I wrote last month, but got interrupted right before the end. I cleaned it up a little before posting, I hope you enjoy it. Let me know what you think in the comments.

This is just a small observation, but a pretty good one, so I hope you’ll indulge me.

I’ve taken over working Saturdays on the main floor of The Beguiling to give my boss an extra day off a week (he’s now up to 1-and-a-half). For those of you who don’t know, The Beguiling is split across two floors, with the first floor being set up as a ‘general interest’ comic store, with a focus on art, literature, and the kinds of books you read positive reviews of in mainstream media. Fantagraphics and D&Q, but also Picturebox, NBM, Top Shelf, Pantheon, Abrams, and the like. French-language and Euro graphic novels, art books, Tintin and  Asterix anchoring the kids section. Basically the platonic ideal of the non-superhero, non-manga comic book store… shoved into about half as much space as it really _needs_ to breathe. But c’est la vie.

The second floor, that’s for “the initiated”, the people who buy and large know what they want–either because they’ve been comics fans their whole lives and are buying their favourites, or they’re single-title/creator/genre folks (like the Gaimanites, Whedonites, and Zombieites). Maybe they’re in for the newest media tie-in too. Superheroes and other DM-centric publishers, manga, and the new-release rack. I work the second floor, mostly because my boss rules the main floor with an iron fist and I’m the only person at the store (and one of the only people in North America) approaching his level of product knowledge and so I cover the other sales floor. But I’m pretty handy the rest of it and so I can fill in for him if I have to… Just don’t ask me to find anything in French. :)

Because of the way the store is set-up, whilst there is a cash-register on each floor all of the debit and credit card purchases have to be rung out on the first floor. That means that, being behind the second-floor register, I see people making cash purchases, but almost entirely of stuff bought from the second floor — superheroes and manga. Sure, if it’s new comics day the interesting stuff that’s come out that week from the art comics publishers is still around–new releases from D&Q and Fanta get prominent display for 2 or 3 weeks. The “new mainstream” books like Oni’s JAM: Tales of Roller-dirby or KENK from Toronto publisher Pop Sandbox get their due, at least a week or two of full-face display. But that means that I’ll be ringing up orders that are 90% new releases–with Marvel and DC doing their damndest to crowd every other new release off the rack, week after week, and 100 new manga graphic novels in a given month–and it paints a picture of the comics industry.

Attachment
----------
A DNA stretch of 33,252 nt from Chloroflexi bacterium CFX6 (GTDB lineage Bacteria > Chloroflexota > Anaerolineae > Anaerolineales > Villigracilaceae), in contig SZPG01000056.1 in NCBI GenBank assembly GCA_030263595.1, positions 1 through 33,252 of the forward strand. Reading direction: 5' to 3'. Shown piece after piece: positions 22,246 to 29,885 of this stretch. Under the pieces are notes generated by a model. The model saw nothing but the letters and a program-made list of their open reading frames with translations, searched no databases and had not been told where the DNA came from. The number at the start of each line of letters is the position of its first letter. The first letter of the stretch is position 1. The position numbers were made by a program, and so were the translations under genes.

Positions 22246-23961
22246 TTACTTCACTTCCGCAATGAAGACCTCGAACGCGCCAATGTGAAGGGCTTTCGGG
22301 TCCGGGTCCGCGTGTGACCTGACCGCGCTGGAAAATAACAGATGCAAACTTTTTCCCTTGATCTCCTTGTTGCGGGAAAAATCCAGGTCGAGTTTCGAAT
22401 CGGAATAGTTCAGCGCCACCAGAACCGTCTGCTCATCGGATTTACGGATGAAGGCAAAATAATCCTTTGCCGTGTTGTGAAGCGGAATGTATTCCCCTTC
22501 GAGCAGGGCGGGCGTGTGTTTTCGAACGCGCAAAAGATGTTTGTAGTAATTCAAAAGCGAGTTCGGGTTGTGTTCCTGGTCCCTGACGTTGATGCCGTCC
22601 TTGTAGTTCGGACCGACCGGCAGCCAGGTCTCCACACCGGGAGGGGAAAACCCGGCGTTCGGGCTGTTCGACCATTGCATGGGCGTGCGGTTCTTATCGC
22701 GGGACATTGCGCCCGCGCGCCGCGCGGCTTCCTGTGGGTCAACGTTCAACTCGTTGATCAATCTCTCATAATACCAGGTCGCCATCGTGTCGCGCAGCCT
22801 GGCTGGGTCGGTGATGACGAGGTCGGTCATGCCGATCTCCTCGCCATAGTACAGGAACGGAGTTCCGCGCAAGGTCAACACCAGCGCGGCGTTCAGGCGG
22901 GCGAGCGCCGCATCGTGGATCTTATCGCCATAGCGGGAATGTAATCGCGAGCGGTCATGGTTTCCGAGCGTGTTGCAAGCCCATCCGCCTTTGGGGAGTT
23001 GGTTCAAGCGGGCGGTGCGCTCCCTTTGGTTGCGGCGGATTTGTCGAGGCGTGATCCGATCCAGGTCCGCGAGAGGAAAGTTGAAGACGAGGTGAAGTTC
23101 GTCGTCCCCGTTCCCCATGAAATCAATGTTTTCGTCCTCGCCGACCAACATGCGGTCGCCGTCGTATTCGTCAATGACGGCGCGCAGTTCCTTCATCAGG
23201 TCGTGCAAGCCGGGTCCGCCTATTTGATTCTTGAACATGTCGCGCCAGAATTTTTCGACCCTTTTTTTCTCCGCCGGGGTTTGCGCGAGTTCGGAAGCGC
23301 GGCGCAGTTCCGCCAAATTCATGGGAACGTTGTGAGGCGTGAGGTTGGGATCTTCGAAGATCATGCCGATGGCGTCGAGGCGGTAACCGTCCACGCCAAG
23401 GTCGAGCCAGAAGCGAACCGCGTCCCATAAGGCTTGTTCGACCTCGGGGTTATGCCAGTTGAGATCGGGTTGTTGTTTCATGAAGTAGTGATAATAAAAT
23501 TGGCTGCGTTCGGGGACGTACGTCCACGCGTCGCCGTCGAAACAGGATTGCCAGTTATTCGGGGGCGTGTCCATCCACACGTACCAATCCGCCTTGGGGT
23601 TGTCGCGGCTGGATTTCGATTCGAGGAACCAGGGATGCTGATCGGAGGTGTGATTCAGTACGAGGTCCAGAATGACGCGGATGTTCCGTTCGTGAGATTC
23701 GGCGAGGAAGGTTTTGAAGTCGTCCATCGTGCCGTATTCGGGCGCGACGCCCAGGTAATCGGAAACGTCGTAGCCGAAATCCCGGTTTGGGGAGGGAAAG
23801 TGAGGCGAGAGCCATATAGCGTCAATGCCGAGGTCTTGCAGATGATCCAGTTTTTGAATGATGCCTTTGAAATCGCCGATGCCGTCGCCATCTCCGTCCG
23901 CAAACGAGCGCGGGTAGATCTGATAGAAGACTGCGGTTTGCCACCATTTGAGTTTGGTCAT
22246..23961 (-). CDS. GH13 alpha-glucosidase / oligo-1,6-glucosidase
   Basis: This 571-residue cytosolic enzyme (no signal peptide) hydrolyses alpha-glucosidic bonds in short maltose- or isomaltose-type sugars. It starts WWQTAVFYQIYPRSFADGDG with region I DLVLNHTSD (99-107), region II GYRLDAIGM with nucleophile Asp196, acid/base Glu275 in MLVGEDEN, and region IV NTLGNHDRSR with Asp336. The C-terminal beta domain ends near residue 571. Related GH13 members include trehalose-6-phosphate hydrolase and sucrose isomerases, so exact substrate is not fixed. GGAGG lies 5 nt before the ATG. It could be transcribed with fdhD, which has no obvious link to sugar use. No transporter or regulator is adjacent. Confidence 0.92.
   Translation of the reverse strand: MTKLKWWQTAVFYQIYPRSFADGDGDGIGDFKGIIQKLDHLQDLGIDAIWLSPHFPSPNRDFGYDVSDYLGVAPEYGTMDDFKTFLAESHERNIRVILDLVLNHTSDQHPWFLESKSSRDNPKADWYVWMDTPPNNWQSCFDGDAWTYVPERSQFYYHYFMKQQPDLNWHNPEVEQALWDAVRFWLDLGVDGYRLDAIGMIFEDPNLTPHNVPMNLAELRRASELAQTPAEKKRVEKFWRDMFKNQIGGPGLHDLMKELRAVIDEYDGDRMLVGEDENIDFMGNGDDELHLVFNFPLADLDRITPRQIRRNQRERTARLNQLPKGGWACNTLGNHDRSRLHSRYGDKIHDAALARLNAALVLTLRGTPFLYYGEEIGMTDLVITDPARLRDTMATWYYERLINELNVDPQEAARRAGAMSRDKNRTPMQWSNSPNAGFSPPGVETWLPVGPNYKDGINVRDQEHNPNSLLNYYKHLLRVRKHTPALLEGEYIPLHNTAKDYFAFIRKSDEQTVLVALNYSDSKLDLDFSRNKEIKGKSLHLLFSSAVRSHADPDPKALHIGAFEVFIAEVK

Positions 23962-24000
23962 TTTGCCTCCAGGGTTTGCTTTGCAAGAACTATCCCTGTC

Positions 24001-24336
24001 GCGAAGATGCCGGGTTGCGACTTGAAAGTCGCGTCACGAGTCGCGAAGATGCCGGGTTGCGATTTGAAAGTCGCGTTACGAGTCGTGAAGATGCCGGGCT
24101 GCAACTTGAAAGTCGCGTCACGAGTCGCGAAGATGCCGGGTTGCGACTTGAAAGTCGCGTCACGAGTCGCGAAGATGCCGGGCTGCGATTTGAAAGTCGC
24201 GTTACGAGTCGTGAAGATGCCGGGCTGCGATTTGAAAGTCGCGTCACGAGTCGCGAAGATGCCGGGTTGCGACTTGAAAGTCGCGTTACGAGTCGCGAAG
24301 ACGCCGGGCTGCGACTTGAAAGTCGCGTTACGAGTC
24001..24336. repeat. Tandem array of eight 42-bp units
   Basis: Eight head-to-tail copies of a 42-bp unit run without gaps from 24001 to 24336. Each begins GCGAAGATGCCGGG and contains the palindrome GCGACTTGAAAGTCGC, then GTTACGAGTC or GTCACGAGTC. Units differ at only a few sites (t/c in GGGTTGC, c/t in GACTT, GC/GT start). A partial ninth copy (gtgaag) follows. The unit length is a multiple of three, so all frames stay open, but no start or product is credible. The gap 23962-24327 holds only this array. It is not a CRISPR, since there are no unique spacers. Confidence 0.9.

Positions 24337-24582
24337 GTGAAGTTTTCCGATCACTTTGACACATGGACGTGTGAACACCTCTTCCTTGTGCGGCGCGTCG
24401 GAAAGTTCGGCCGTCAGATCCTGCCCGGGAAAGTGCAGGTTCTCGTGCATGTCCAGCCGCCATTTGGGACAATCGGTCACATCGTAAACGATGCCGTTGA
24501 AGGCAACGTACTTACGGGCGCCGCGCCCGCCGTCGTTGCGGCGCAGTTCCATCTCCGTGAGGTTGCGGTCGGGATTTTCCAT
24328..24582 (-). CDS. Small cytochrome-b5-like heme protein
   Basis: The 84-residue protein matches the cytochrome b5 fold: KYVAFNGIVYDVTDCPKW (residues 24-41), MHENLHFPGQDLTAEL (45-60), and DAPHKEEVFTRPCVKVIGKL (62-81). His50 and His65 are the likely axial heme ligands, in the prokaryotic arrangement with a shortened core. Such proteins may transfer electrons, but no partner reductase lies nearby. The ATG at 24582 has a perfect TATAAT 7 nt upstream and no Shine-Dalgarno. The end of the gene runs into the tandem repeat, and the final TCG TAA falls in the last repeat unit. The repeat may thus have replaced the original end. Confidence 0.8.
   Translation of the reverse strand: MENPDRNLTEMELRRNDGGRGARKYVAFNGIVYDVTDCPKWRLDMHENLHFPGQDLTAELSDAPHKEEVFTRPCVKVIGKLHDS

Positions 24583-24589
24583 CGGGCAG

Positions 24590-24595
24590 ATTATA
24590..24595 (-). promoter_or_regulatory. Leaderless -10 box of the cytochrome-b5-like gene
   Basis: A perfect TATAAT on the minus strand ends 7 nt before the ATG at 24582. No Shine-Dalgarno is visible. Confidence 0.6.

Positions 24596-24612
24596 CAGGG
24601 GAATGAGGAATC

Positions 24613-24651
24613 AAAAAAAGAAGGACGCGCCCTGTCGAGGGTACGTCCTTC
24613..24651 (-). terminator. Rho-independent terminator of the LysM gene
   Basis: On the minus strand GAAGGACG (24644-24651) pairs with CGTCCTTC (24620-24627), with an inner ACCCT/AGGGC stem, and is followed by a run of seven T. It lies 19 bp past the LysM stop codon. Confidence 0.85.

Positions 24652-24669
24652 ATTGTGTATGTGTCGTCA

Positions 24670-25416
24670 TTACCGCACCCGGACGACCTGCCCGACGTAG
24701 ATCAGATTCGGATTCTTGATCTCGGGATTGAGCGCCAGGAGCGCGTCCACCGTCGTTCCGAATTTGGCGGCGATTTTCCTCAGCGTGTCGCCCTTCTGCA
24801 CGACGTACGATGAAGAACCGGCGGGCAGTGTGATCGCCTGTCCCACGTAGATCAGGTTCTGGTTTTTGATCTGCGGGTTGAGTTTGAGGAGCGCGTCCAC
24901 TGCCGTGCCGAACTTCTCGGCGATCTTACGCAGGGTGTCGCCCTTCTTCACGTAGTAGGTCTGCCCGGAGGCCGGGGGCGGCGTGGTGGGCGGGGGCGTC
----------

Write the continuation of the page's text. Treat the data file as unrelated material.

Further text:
The picture it paints is that the industry–and particularly direct market comic book stores–is 70% superheroes and then 20% manga and then there’s not-much of everything else. The second floor is, essentially, your average comic book store in miniature (although I’ve been in quite a few stores smaller than our second floor…). It paints a picture that the reason that the comic book industry is this way is because the fans are this way. This is what the fans want. But that’s only true until you remember that there’s still a first floor, and man, that first floor is very, very different.

So I’ve been working the first floor a little more, and the customer for comics is, frankly, completely different than we think it is. Sure, I just sold a copy of SCARLETT #1 by Bendis and Maleev to a dude wearing a Superman t-shirt, but before that I sold a copy of Gabrielle Bell’s CECIL & JORDAN and a Shintaro Kago import-manga to a 20-something girl and before her, I sold Sfar’s LITTLE VAMPIRE and DUNGEON ZENITH 2 & 3 to a dad and his two kids, cuz all of them are in love with those books. A guy today dropped a few hundred bucks on PictureBox and D&Q books. Guy approaching the cash right now has the work of Ken Dahl, Kevin Cannon, and Kevin Huizenga in his hands. Another lady came down the stairs with an armful of McKean, Seinkewicz, and Mack just now. Working the first floor, you get this picture of balance in the medium, and it’s a balance that heavily favours good, interesting, and ambitious works.

An aside: When we (and I mean all of us comic fans) look at the newspaper page, we tend to groan at the ‘legacy’ strips like Family Circus or Hagar, where the original author of that work has passed on and handed the book off to their offspring or a trusted friend. It’s a lot of bland stuff on the comics page, but familiar, and we all kinda wish those strips would go away and make room for something new. Now realize that 90% of comics sold through the direct market are themselves “Legacy Strips”, choking out innovation with (more often than not) their original creators long gone, existing solely to hold a space on a rack. That’s not to say that good stories can’t be told–they frequently are. It’s just that we’re largely intolerant of the practice in one area of comics, and embrace it with a blinding obedience in another.